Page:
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This has certainly been a crazy year all around. With social, economic and health issues all occurring at the same time - and all this in a presidential election year.
Despite this uncertainty, many large law firms have reported to me that financial health is actually quite strong. I’ve been told by some associates that they continue to hammer away working long hours. These associates are quite concerned about not getting their bonuses despite the hours being billed. Meanwhile, so many law firms have stopped all associate lateral recruiting and are focused exclusively on trying to add partners with large books of business. It makes sense. However, some firms have used this opportunity to cut fat and lay off associates or cut salaries. Others obviously have lost business, and that has impacted top line revenue (especially in certain boutiques with fewer clients).
Instead of taking advantage of good talent and hiring associates as needed for specific groups, many firms have taken a “complete hiring freeze across the board” approach. The result: Good candidates are still getting offers from law firms that are smart enough to secure good talent (that might not normally become available if not for the current crisis) and corporations are smart – they continue to hire and take strong candidates out of law firms. It's known as opportunistic hiring.
One must wonder if the partnership model of law firms results in a “shotgun” approach of across the board hiring freezes - instead of a more targeted approach. It would seem to make sense that firms with a lack of business in one practice area (that likely will not pick back up soon), should be making cuts. While others that remain busy deserve the support of additional associates. Adding more pressure onto associates by not providing them with necessary support makes a work from home job just as grueling as having to come into the office. Plus, associates have more freedom to accept calls from recruiters regarding other options when working from home.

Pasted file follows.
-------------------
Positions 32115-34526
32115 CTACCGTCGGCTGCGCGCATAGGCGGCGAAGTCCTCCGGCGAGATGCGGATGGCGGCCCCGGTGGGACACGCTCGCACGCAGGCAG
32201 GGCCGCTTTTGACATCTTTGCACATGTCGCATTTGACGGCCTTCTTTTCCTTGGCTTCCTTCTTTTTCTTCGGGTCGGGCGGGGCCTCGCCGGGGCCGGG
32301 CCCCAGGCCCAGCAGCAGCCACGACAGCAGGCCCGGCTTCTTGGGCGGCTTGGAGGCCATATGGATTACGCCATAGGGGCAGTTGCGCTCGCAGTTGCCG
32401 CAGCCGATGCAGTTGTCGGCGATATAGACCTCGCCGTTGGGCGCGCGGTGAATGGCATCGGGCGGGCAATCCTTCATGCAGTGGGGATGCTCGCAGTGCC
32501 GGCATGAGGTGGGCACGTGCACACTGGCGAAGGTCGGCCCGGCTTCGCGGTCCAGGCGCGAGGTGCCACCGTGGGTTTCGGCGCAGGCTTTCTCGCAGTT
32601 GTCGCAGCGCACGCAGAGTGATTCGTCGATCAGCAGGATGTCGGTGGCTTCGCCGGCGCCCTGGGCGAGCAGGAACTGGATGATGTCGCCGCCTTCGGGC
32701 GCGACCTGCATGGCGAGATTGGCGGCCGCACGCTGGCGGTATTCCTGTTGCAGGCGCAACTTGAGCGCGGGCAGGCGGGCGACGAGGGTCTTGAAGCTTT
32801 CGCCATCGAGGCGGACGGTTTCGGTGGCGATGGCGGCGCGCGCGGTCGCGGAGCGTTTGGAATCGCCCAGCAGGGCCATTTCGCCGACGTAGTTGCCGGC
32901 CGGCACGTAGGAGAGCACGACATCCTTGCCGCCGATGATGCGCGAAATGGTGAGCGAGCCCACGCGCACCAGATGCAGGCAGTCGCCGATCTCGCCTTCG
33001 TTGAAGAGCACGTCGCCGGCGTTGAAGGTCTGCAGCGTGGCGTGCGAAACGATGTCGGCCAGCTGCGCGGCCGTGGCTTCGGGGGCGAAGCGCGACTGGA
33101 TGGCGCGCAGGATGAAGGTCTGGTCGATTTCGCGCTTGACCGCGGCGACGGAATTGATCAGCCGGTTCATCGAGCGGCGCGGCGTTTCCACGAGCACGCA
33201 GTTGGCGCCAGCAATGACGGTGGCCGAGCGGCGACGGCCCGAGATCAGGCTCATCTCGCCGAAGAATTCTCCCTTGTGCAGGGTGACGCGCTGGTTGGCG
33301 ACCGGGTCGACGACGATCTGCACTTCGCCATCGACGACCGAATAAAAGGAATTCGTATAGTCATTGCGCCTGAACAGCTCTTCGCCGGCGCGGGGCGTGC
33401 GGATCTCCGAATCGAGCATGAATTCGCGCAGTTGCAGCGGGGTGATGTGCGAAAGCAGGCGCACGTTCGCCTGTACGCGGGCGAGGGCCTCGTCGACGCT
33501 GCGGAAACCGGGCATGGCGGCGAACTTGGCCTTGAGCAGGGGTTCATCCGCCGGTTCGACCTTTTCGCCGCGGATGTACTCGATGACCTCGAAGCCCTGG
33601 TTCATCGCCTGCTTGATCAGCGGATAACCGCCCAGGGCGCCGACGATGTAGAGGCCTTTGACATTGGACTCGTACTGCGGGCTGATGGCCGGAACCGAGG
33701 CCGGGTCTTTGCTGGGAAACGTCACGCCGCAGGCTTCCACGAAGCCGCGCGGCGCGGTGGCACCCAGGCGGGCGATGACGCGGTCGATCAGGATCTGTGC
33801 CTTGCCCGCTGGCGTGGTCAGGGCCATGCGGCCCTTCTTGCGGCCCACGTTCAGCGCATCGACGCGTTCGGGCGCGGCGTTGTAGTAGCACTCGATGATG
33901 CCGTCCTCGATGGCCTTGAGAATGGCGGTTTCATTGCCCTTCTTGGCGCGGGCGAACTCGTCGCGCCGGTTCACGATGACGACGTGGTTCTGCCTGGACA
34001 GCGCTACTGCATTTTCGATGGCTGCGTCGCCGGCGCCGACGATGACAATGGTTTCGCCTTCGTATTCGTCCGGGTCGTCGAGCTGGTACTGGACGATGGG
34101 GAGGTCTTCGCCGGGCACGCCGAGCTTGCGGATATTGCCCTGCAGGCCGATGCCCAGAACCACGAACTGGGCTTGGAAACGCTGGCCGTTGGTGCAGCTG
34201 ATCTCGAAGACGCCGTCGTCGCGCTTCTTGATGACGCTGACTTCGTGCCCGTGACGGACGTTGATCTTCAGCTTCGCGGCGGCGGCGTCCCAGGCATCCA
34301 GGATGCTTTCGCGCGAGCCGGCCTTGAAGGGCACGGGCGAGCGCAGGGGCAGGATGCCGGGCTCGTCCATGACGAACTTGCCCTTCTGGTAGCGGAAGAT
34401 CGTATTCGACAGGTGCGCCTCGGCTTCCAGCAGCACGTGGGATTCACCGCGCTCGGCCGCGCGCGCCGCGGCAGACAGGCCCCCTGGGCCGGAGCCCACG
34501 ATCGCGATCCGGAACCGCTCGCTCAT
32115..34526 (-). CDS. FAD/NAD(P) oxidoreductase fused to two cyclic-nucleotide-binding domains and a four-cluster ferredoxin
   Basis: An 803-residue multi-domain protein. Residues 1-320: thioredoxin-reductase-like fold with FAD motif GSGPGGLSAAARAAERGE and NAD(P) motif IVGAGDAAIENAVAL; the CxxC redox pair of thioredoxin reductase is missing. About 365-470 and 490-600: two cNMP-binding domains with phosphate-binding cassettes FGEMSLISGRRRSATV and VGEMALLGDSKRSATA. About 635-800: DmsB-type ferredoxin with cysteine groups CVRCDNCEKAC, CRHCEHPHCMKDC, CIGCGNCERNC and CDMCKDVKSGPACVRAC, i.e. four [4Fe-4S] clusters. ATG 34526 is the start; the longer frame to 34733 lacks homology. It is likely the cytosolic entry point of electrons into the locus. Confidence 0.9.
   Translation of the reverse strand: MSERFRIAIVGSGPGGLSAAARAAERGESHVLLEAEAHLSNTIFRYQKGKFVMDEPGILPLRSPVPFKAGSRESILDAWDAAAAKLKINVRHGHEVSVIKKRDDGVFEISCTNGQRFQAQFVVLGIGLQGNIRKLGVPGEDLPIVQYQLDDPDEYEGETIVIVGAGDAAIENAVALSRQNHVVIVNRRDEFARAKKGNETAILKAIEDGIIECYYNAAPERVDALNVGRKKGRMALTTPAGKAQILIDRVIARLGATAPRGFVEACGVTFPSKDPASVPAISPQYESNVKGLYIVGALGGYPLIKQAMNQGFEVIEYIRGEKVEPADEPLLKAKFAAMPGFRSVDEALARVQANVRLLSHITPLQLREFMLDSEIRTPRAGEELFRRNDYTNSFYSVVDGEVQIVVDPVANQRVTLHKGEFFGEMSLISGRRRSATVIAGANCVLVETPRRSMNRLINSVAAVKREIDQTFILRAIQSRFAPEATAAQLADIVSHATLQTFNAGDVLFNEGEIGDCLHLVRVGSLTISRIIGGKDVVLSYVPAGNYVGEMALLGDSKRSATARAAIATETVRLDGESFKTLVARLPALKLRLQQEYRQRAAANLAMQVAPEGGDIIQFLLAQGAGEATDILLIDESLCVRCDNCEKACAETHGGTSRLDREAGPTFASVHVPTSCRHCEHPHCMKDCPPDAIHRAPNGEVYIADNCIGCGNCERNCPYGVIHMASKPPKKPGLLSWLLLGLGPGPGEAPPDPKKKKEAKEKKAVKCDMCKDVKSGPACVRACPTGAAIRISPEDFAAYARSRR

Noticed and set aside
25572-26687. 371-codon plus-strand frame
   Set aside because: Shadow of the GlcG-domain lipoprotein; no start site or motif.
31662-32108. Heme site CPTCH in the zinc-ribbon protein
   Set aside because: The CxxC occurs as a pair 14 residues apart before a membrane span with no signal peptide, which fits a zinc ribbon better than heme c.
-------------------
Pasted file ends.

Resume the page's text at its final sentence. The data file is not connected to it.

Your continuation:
Law firms need to be very careful come December, 2020. If business is still strong and firms attempt to short associate bonuses (for those working a lot of hours), it’s inevitable that 2021 will see significant turnover. I’m always impressed as a legal recruiter by associates and partners that really have no desire to move because “I’m treated really well here”. Whether it’s flexibility due to child care needs, fair compensation, or support for building their book of business, some firms seem to be doing a very good job at retaining talent at both the partner and associate level. 2020 has been the year of the “work from home trial”. It’s shown that most perform well, and having a reduction in travel and more time to spend with family is resulting in happier employees.
If firms continue to work in a hybrid model of work in the office and work from home (even post Covid-19), the talent drain from law firms to in-house opportunities will slow significantly for years to come.